Vetinari Clock

There are a couple versions of this project around, this one is my original circuit and code. It uses an ATtiny84A and an MCP79412 RTC. Once per second, the code generates a random number. If it's an odd number, it advances the clock. If it's even, it adds one to a counter. When the next odd number is generated, the clock is advanced by the number of seconds indicated by the counter. The MCU sleeps between interrupts from the RTC, and I calibrated the RTC against a GPS time base. So I hope it will run quite a while on two AA cells, and will also keep good time, hopefully to a few ppm.

I only ruined one clock learning how to hack it. Basically I just cut the traces between the clock motor coil and the original clock circuit, solder a couple wires to the coil and bring them out to my circuit. This particular clock isn't terribly well constructed (which is what I would expect for a $4 SprawlMart clock) and I ended up breaking a plastic bracket in the mechanism. Basically the entire mechanism needs to be disassembled to get at the circuit board. It has five or six gears and is not really too bad once you figure it out.

Hardware design and software are available on GitHub, Hardware: http://goo.gl/Rsk2Ki Software: http://goo.gl/oXYS8Y

Here are a couple photos of the board.

http://www.youtube.com/watch?v=nehvDRC8ats

Very good, Jack.

Although, that clock would drive me insane. ;)

Awesome, well done! And yes - that clock would drive me nuts!!

The clock seems to be acting like a kind of "un-dead", "zombie" clock.

[quote author=Nick Gammon link=topic=195669.msg1443940#msg1443940 date=1382839537] Very good, Jack. [/quote]

Thanks!

Although, that clock would drive me insane. ;)

Well, that is part of the idea after all! :D I've had one running here in my office for a couple months or so (with wires dangling out, connecting it to a breadboard) and I wondered about it at first too, but I got used to the sound pretty quickly. Think of it as low-frequency white noise :D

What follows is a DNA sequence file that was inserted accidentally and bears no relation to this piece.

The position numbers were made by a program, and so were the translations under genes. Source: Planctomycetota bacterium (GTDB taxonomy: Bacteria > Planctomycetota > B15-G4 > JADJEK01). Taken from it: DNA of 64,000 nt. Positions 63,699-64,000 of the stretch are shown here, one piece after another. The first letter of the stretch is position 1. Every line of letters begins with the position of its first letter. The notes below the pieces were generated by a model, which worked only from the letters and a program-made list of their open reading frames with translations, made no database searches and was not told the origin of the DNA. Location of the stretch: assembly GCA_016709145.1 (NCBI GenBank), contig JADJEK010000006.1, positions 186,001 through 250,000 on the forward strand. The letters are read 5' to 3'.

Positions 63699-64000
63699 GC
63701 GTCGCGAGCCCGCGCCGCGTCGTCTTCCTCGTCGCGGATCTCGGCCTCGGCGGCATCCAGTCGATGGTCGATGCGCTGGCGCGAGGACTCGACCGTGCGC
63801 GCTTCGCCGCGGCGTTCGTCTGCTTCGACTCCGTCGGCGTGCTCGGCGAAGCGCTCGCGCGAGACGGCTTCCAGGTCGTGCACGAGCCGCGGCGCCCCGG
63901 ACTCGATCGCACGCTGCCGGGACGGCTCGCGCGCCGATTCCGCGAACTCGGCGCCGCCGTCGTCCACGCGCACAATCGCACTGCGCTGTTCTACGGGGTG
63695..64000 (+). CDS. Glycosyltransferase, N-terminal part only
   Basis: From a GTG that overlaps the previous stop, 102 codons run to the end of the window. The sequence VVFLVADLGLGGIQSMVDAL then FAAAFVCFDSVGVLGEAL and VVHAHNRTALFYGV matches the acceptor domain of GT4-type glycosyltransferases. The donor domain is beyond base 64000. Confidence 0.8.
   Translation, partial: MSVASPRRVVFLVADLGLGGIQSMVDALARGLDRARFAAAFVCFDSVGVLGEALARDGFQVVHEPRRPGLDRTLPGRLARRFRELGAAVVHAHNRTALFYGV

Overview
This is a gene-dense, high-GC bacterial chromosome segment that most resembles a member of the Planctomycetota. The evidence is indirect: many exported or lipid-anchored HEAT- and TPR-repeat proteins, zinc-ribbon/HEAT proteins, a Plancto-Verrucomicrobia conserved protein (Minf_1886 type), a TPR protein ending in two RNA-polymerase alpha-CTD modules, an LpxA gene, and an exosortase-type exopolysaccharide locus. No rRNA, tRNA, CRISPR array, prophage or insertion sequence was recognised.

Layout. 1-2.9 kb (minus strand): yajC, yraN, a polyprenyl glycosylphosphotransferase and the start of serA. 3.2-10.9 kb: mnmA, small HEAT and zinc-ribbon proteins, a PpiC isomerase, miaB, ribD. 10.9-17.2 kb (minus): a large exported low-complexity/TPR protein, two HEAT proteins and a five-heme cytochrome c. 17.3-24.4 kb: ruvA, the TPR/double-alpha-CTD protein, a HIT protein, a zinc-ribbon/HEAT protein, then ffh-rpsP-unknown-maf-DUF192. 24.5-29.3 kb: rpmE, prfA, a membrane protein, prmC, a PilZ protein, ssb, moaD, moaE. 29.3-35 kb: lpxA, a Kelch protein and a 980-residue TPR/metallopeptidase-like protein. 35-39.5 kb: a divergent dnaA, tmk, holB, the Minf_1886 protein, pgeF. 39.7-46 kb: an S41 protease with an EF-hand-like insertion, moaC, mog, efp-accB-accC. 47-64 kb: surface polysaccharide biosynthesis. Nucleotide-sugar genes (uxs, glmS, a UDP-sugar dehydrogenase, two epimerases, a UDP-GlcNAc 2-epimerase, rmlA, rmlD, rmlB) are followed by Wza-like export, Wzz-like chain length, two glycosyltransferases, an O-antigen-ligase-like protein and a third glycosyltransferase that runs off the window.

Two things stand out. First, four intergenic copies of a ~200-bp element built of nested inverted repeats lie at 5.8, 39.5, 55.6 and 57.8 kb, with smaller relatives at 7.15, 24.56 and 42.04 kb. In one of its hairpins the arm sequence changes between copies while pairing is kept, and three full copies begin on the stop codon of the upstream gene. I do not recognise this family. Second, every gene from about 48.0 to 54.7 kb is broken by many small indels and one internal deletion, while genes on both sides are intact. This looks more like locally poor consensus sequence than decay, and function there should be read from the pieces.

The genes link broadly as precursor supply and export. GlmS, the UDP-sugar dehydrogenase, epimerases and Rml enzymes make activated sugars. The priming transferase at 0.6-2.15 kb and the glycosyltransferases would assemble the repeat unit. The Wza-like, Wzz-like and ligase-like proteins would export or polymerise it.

I like.

I Think its a little bit crazy but good for joking with friends.

Good work

Nice project, but shouldn’t it move the second hand forwards by the “countOfEvenNumbers + 1” ?

I guess, if it keeps good time, you must be doing that already.

gm1mfn: Nice project, but shouldn't it move the second hand forwards by the "countOfEvenNumbers + 1" ? I guess, if it keeps good time, you must be doing that already.

Yes, in fact that is what it does.

I calibrated the RTC against a GPS time base ...

I like the concept of a clock that is calibrated against a GPS time base, and then deliberately shows the wrong time. Nice touch. :)

I like it. Always been a fan of some of discworld's kooky ideas, and here is one in reality. How long do the batteries last or is it to new to know?

If that was in my office, I would be hoping “not long”.

[quote author=Nick Gammon link=topic=195669.msg1445518#msg1445518 date=1382956121] If that was in my office, I would be hoping "not long". [/quote]

Quote from book:

Lord Vetinari also has a strange clock in his waiting-room. While it does keep completely accurate time overall, it sometimes ticks and tocks out of sync (example: "tick, tock... ticktocktick, tock...") and occasionally misses a tick or tock altogether, which has the net effect of turning one's brain "into a sort of porridge".

fungus:
…which has the net effect of turning one’s brain “into a sort of porridge”.

That could explain a lot!

Riva:
How long do the batteries last or is it to new to know?

Yes, it’s a bit soon to tell, but I’ve had a data logger on the battery, below is a chart.

clock_battery.png

Very well done, it looks like the clock is in a time flux, or senses a gravitational well (you don't live near a black hole ?)

what would be cool was a fourth hand on the clock indicating the error (or the load of the battery:)

Sometimes you see a wall with 5 clocks: NY Tokio London etc would be really fun :)